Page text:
KEVIN MCKINNEY: The soul of Soulhat, Kevin McKinney is Austin's answer to the standard "Someday My Prince Will Come." A one-man pop savant, McKinney's first full-fledged solo album, last year's McVein in Green, brought back the Lovin' Spoonful in a funky, Austin fashion. (18th Floor Plaza, midnight) -- Raoul Hernandez

LUST MURDER BOX: Gloomy, desolate, and foreboding, Lust Murder Box features two ex-members of Austin Music Award-winning industrial terrorists Terminal 46. With the single-named Vaughn's bewitching female vocals, their 2003 self-titled CD has Dead Can Dance swapping bat-wing potion recipes with Skinny Puppy. (Elysium, midnight) -- Christopher Gray

LENI STERN: Guitarist, singer, and songwriter Leni Stern showed musical aptitude early in her native Germany, playing piano and guitar by age 11. After attending Berklee in Boston, Stern collaborated with drummer Paul Motian and guitarist Bill Frisell. She's since worked with famed Indian percussionist Zakir Hussain and Austin drum wizard Brannen Temple. Her 13th, Finally the Rain Has Come (LSR), is an ode to peace and 9/11. (Elephant Room, midnight) -- David Lynch

BIONIC: "Hard Times in the Land of Plenty" was hard blues Eighties/Austin-style from Omar & the Howlers. This Montreal quartet makes that land of whup-ass Australia, as in Angus and Malcolm Young hopping aboard the Toadies. (Red Eyed Fly, midnight) -- Raoul Hernandez

MIGAS: Featuring two-thirds of the Fast and Sexy Tia Carrera, Austin's Migas put the "mental" back into instrumental rock. The trio's brand-new Perverted Son EP trades off between steel-toed bursts of tempestuous shock-metal and stately passages of disquieting calm. (Emo's Annex, midnight) -- Christopher Gray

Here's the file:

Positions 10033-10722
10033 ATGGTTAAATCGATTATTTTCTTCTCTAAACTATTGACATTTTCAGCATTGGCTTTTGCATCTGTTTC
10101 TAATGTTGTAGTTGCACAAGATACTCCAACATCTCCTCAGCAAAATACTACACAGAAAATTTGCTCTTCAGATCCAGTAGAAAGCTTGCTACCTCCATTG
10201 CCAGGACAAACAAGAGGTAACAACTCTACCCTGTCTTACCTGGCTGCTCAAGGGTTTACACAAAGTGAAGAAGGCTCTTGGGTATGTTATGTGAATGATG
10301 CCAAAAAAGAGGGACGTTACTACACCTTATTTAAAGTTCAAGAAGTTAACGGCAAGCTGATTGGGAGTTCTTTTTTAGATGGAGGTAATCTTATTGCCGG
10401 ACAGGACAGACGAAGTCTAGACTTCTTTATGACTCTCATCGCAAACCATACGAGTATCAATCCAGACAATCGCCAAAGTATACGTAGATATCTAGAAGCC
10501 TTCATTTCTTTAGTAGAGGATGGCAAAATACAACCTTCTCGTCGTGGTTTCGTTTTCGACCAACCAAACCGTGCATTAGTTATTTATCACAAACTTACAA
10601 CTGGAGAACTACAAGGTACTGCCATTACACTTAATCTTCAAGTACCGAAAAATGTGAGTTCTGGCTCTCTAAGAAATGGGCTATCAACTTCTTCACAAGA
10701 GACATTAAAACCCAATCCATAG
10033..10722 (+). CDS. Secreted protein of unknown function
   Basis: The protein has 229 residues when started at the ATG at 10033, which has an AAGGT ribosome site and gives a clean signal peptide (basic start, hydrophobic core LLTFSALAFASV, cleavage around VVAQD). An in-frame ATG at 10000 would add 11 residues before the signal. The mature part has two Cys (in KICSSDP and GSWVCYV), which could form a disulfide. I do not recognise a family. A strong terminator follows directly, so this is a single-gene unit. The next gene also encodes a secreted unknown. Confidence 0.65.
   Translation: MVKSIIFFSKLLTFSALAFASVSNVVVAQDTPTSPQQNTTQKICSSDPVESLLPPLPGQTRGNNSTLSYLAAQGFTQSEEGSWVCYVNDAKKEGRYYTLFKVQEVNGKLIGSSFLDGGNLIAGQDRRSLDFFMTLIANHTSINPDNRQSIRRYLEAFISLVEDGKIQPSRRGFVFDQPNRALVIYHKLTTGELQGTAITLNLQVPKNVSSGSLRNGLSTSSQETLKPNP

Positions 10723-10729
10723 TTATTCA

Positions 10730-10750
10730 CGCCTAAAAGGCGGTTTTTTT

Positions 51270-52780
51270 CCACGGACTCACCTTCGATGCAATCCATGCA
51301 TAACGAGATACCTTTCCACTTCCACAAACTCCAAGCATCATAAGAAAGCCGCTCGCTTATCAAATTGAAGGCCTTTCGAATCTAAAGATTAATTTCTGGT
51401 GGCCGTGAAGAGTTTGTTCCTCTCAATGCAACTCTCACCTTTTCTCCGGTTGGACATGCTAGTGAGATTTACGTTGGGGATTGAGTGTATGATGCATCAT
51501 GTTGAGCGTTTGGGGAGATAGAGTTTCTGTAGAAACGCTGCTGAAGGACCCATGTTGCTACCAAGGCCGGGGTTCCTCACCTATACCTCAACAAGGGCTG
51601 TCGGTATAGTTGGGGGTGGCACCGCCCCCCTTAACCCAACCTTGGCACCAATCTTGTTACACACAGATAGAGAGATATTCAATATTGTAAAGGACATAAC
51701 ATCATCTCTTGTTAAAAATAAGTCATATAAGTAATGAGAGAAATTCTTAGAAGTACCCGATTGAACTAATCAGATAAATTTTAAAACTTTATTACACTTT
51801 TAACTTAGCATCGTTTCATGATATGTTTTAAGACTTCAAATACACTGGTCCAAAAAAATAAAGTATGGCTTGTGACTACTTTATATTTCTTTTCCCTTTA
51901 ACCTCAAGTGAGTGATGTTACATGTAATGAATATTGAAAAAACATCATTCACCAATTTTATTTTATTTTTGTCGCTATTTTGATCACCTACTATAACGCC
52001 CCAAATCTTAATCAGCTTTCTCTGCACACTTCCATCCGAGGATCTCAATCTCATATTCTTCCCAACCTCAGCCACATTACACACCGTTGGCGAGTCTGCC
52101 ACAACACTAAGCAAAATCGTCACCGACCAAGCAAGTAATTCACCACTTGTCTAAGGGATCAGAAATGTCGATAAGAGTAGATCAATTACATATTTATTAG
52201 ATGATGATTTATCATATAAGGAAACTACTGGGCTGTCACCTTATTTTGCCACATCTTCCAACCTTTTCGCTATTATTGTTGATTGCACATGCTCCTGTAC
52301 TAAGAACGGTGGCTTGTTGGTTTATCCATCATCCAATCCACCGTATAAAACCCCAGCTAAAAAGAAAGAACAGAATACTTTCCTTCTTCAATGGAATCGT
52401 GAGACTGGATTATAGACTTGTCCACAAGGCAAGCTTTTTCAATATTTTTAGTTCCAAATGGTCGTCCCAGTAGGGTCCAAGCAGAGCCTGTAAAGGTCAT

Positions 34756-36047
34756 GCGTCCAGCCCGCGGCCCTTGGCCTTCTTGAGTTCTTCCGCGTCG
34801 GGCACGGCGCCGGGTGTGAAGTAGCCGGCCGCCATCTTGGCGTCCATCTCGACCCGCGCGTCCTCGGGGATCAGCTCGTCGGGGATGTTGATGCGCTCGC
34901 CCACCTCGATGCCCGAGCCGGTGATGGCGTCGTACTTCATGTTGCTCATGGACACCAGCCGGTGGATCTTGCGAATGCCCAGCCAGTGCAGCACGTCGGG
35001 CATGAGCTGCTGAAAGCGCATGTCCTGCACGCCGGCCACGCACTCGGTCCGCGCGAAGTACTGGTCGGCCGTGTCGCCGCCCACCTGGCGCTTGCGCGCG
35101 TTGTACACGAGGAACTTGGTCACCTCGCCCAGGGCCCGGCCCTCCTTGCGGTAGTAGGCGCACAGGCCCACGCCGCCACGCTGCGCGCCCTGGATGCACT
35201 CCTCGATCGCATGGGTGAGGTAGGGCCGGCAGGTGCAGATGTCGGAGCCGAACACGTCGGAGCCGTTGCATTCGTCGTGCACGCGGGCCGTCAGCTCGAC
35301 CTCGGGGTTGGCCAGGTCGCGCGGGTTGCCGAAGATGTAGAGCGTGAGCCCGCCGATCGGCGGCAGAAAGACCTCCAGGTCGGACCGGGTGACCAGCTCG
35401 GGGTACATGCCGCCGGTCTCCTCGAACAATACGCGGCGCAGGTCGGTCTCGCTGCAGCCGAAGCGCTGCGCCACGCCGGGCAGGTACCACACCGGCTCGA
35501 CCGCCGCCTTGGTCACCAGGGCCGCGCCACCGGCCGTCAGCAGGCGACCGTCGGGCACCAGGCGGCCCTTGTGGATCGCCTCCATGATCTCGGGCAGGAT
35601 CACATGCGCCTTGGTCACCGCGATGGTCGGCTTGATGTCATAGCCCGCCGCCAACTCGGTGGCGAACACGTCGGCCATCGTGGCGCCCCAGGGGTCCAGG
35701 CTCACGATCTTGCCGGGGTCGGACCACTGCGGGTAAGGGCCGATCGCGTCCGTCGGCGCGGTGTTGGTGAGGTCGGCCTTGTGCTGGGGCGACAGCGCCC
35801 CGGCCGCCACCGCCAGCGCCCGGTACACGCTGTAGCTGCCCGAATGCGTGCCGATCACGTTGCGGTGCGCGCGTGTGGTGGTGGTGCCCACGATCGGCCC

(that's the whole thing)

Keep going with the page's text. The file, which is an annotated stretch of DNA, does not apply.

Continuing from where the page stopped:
90 DAY MEN: 90 Day Men are a math rock band on Chicago's Southern Records, yet stand apart thanks to a clanging, Trumans Water-style dissonance and vocals echoing David Yow at his most deadpan. Last year's To Everybody added surprising layers of keyboard and piano to their sound, under the aegis of John Congleton, Paper Chase frontman. (Privilege Patio, midnight) -- Michael Chamy

SOUTH AUSTIN JUG BAND: One of the fastest-rising bands out of Central Texas, the South Austin Jug Band has been causing a ruckus with their brand of mostly acoustic music. SAJB combines their own fast-paced originals with tunes from the songbooks of Bob Wills, Walter Hyatt, and Townes Van Zandt. (Scholz Beer Garten, midnight) -- Jim Caligiuri

RED ELVISES: "Children, did your grandfather ever tell you about the time he and his friends drove through the mountains to that casino near the old mines? When they finally arrived, guess who was there? That's right, it was the Red Elvises -- yes, the same ones who took over Graceland in a coup d'etat in ought-nine with their animal-print suits and Eastern European surf rock." (Opal Divine's, 1am) -- Melanie Haupt

ODD MAN OUT: This young Austin-based group plays fresh, modern mainstream jazz. Regulars on the local scene, their self-titled debut release received positive reviews all around. (Elephant Room, 1am) -- Jay Trachtenberg

DIRTY WORMZ: If you like your hip-hop with a side of roaring rock, then Austin's Dirty Wormz are where it's at. With the Black Zorro Smackola at the helm of hard-hitting live instrumentation featuring members of Vallejo, the tempo and the rhymes tear through genres like a blender on grind mode. (Steamboat, 1am) -- Christopher Coletti

AREOLA 51: The voice behind Scratch Acid -- the guitar, stoopid, Brett Bradford -- crawls out from under Austin underachiever Sangre de Toro with bandmate/stickman Max Brody, corrals Honky badass Jeff Pinkus, and continues cranking out the screaming meamies like an Italian snuff film. (Privilege Patio, 1am) -- Raoul Hernandez